The second sex offender I meet, Joe, is serving a seven-year sentence for a gay rape. He shows similar traits. A man of limited vocabulary, he none the less has a series of phrases he has clearly heard in the SOTP – “victim narrative”, for instance – which he uses repeatedly. This could be evidence that the programme has restructured the men’s thought processes, but equally, it could be that the SOTP has drilled them in how to sound repentant. “It’s quite easy to spot the people who are just giving you what you want to hear,” Evans explained. “It’s a very long programme, so you can break that down.”

I am not so sure: the offenders I spoke to – who were both at the end of the SOTP – were still speaking in a muddled way about their crimes. In the case of Joe, even the basic narrative of his offence contained factual contradictions.

A Home Office study in 1998, however, claimed to find that the programme is effective in reducing the rate of sex-offending. Offenders were tested before and after the SOTP (and again nine months later), and virtually everyone claimed to have fewer distorted thoughts about children and a better understanding of the effect abuse has on kids. But worryingly, even by the end of the programme, very few of the men were giving test answers that were in line with the responses from your average man in the street.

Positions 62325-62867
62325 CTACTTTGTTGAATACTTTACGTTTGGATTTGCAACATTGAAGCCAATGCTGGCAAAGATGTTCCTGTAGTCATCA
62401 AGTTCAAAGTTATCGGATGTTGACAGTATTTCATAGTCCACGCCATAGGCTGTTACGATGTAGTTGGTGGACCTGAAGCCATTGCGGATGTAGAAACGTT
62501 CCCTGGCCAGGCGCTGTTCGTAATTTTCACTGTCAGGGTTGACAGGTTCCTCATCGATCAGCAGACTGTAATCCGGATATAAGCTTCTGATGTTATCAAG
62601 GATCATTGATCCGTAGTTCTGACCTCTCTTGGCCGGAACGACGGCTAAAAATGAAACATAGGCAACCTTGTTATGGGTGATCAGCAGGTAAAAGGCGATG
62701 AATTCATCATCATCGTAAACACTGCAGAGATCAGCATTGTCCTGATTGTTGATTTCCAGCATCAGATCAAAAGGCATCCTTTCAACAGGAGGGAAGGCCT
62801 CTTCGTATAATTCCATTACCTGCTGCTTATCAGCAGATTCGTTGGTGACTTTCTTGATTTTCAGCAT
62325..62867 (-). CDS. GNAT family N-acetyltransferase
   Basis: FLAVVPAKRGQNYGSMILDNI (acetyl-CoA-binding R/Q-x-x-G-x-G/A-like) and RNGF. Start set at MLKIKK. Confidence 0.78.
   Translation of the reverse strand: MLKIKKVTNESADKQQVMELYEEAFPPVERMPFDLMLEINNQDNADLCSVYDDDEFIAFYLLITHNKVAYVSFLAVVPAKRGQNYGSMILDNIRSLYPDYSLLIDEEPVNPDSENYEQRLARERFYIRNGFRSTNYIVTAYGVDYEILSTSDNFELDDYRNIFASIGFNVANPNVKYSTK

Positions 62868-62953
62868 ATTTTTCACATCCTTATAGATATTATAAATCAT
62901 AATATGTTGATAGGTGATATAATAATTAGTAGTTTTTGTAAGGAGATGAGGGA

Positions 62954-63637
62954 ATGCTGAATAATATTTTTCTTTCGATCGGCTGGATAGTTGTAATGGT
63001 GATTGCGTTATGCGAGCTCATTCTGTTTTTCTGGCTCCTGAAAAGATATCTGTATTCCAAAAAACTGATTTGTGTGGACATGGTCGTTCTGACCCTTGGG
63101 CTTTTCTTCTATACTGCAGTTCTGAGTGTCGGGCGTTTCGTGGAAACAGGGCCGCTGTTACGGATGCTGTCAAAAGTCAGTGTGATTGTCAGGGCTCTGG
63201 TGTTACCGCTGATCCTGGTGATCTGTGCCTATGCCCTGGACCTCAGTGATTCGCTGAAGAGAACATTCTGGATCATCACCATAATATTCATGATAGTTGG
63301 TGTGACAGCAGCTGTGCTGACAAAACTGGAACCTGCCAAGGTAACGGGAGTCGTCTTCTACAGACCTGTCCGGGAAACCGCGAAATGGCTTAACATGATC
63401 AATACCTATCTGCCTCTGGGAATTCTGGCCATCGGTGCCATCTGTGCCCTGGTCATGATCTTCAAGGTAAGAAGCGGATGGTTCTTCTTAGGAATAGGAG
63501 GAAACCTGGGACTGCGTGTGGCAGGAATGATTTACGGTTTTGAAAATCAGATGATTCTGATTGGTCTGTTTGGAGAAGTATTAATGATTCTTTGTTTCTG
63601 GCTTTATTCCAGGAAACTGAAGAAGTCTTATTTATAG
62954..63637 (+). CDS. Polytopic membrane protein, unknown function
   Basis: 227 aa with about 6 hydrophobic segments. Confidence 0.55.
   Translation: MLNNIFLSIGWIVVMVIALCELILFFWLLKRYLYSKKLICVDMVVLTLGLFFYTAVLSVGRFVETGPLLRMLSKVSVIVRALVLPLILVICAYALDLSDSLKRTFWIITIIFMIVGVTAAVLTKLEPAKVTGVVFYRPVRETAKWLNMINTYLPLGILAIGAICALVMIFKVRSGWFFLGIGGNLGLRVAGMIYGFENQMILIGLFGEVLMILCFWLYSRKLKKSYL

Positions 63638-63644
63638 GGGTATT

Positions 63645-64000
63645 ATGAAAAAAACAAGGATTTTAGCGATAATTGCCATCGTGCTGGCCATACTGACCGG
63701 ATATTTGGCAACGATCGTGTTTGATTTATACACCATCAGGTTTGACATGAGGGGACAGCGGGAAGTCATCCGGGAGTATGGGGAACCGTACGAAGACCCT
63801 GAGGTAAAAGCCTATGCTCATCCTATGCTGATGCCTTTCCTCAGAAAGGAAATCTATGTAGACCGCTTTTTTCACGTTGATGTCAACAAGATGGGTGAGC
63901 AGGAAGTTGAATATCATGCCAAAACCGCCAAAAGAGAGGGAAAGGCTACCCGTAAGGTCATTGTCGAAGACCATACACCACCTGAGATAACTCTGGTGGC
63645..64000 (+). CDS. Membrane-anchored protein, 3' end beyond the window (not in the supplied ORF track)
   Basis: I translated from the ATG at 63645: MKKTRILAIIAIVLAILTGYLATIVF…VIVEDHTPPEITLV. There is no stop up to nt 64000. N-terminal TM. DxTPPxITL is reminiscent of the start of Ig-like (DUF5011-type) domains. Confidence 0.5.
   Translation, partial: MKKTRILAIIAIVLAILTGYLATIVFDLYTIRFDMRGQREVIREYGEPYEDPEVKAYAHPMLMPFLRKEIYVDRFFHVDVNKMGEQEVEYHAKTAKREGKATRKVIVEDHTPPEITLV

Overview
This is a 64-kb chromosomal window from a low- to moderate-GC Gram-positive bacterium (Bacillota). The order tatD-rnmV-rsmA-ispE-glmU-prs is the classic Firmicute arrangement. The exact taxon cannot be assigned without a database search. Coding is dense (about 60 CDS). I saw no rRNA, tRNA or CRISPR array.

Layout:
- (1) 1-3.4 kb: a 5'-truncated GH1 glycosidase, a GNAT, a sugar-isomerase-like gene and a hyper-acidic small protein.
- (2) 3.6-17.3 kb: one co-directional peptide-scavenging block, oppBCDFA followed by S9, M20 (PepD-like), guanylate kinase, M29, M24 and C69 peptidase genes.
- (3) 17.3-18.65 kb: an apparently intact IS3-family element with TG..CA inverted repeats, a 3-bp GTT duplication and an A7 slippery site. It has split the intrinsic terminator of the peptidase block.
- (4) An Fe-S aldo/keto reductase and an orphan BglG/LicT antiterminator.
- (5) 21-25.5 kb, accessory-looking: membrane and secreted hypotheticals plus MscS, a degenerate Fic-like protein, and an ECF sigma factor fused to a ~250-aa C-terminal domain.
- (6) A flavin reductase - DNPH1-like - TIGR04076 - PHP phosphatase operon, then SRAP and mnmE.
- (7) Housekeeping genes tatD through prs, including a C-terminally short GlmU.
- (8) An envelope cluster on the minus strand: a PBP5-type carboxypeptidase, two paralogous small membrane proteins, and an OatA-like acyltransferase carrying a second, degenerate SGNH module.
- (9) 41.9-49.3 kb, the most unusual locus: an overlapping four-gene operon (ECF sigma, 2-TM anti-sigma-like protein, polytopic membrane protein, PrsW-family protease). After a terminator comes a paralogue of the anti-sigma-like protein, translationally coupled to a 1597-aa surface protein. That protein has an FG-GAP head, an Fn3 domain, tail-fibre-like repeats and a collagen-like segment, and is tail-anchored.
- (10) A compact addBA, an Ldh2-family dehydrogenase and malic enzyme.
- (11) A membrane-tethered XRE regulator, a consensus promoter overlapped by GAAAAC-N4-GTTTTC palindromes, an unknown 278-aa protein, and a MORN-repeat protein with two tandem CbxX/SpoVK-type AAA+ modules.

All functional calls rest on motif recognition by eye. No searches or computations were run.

The study also found that those who had been released into the community had rapidly deteriorating “relapse prevention skills” – which means, in everyday language, that they were finding it hard not to go out and abuse another child.

The Home Office research used no control group – a flaw that plagues the academic literature on sex offenders. Because it had nothing to compare its results to, we do not know how a group of similar men who did not go on the SOTP changed during that time. As a result, the study and many others like it are of very little value – yet our practitioners and policy-makers rely on its findings.

In contrast, a unique study was conducted with a control group. The psychologist J K Marques and three colleagues wrote about the findings for the journal Criminal Justice and Behaviour. They monitored paedophiles who were part of a very extensive programme of both individual and group treatment and, after they were released, of a year-long aftercare programme. These offenders were given the highest-quality treatment known for paedophiles, and it might have been hoped that there would be impressive results.